Resolutions aren’t binding contracts, but tools.

Brainstorm.

You can do this now (my recommendation) or space it out—weekly, monthly, quarterly, bi-annually. Prepare for stumbling blocks. Anticipate problems.

Say your goal is one craft lesson a week. There are some weeks that will be craaaazy, and some that are loose. If you have a list available of short, sweet lessons, you won’t have to panic when life takes a sharp left. There are Youtube videos, live classes, online classes (hello, Savvy Authors), podcasts, essays, craft books, and blog posts. Accumulate sources and then you’re ready for anything!

What if you have a daily writing goal and you’re burned out on your project? Having a list of contingency plans can help. You could write a short story, start a daily diary entry, morning pages, writing exercises, write an essay about how horrible it is to write every day, a funny story from your childhood, a profanity-laden rant about your pet peeves, or handwrite a thank you card to someone you appreciate. Opening up possibilities and granting yourself flexibility can keep you from feeling overwhelmed or trapped (hello, my pantser friends).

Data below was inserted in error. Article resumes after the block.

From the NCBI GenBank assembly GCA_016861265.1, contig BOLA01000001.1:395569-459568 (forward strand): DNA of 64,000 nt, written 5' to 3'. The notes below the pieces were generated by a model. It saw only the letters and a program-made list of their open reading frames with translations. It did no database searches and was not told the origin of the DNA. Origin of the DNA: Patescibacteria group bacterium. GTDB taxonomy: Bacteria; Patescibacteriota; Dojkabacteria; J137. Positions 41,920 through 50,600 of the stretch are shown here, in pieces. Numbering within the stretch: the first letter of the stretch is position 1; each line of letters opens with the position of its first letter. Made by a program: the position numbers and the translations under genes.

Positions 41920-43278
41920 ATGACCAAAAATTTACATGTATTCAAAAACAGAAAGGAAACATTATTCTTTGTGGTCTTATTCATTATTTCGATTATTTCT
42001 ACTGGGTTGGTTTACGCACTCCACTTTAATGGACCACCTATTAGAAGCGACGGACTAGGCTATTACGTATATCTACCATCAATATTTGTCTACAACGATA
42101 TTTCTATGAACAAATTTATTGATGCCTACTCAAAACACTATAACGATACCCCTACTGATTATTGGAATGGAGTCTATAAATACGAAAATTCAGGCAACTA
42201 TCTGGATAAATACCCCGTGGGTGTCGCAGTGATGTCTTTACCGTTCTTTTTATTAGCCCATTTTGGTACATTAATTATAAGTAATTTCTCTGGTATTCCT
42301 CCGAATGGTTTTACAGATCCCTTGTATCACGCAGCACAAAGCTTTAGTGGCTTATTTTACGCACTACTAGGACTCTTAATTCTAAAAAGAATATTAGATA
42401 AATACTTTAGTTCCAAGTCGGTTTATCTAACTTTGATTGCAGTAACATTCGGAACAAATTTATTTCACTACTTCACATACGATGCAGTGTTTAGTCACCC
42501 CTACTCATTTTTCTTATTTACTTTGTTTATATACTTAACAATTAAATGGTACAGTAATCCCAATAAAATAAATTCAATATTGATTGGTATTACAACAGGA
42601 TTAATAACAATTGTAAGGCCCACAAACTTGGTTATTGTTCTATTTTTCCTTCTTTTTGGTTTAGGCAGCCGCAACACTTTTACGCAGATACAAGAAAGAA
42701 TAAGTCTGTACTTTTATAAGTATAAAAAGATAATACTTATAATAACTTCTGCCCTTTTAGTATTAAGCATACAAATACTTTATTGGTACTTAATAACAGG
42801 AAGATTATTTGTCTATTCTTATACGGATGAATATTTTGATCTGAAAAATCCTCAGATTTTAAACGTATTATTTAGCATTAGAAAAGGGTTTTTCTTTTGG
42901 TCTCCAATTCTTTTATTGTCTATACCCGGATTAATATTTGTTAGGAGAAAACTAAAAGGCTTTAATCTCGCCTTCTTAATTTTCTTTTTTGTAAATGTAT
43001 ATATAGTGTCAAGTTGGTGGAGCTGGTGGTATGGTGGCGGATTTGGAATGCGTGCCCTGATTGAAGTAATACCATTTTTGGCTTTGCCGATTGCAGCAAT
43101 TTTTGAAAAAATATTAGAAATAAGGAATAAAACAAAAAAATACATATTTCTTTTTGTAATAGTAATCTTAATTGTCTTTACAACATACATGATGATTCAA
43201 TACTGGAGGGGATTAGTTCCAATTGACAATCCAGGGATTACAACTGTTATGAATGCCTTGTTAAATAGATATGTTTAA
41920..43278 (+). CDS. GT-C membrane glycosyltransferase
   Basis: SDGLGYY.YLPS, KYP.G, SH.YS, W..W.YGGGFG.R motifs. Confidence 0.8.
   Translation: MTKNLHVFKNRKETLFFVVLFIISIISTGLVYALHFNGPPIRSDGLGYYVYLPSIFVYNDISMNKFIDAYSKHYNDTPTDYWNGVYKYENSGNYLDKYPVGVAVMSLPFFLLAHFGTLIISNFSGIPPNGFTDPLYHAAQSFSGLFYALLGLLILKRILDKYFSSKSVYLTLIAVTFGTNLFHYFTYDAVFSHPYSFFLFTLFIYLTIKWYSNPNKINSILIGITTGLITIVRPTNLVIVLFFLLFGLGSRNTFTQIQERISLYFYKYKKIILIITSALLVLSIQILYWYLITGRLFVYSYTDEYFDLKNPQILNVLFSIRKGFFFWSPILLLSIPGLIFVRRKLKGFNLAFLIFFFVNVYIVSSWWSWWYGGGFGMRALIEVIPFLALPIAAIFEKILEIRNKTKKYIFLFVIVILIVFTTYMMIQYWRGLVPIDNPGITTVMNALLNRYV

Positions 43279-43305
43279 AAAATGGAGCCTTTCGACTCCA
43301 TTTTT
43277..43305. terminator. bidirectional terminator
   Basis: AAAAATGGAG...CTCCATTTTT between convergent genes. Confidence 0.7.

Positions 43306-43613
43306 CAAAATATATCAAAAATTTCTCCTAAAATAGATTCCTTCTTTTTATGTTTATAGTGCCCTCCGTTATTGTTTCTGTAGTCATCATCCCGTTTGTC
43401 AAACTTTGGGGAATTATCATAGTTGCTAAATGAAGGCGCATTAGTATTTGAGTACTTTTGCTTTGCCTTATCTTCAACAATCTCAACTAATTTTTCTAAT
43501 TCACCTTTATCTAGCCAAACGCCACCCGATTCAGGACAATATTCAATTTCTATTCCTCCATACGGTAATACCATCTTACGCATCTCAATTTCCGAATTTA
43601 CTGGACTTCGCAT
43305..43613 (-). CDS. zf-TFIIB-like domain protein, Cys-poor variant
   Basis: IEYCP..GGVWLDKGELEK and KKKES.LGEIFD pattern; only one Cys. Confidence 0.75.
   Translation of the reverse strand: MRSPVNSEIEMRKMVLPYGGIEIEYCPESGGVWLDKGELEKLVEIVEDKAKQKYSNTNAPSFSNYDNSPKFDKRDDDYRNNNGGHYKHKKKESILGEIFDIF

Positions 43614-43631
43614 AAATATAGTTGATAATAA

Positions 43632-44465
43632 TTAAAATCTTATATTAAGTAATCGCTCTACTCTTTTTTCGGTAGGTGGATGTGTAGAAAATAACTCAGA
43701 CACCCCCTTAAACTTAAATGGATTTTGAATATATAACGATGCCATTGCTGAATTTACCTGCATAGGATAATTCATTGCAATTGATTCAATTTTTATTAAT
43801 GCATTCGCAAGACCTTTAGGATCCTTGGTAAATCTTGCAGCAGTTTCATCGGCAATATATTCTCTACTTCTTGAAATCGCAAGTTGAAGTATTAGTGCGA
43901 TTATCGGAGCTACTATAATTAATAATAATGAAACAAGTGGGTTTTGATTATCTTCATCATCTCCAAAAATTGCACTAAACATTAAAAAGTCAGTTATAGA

Make it fun. Goals don’t have to be work. They don’t need to be painful to be beneficial. Find a goal that inspires you, that makes the world crack open when you imagine it. Then tell everyone. Seriously, the checkout clerk at Target might be interested to know that you’re going to write a short story every month for a year.

Okay, you might want to stick with your “people.” Post your goal on Facebook or Twitter or Instagram or in the Savvy Authors Community section. Knowing people are watching you can be very motivating. Apply the pressure. Accountability is a heavy component to successful goal-setting.

Give your goals some stakes. The stick and/or the carrot.

Stick:

Devise some punishment or delayed gratification if you don’t hit your goal. What can you deprive yourself that will motivate you? No sugar for a week? No social media until you’re back on track? If you’re an introvert, maybe you make yourself go to a party and require yourself to talk to three people you don’t know.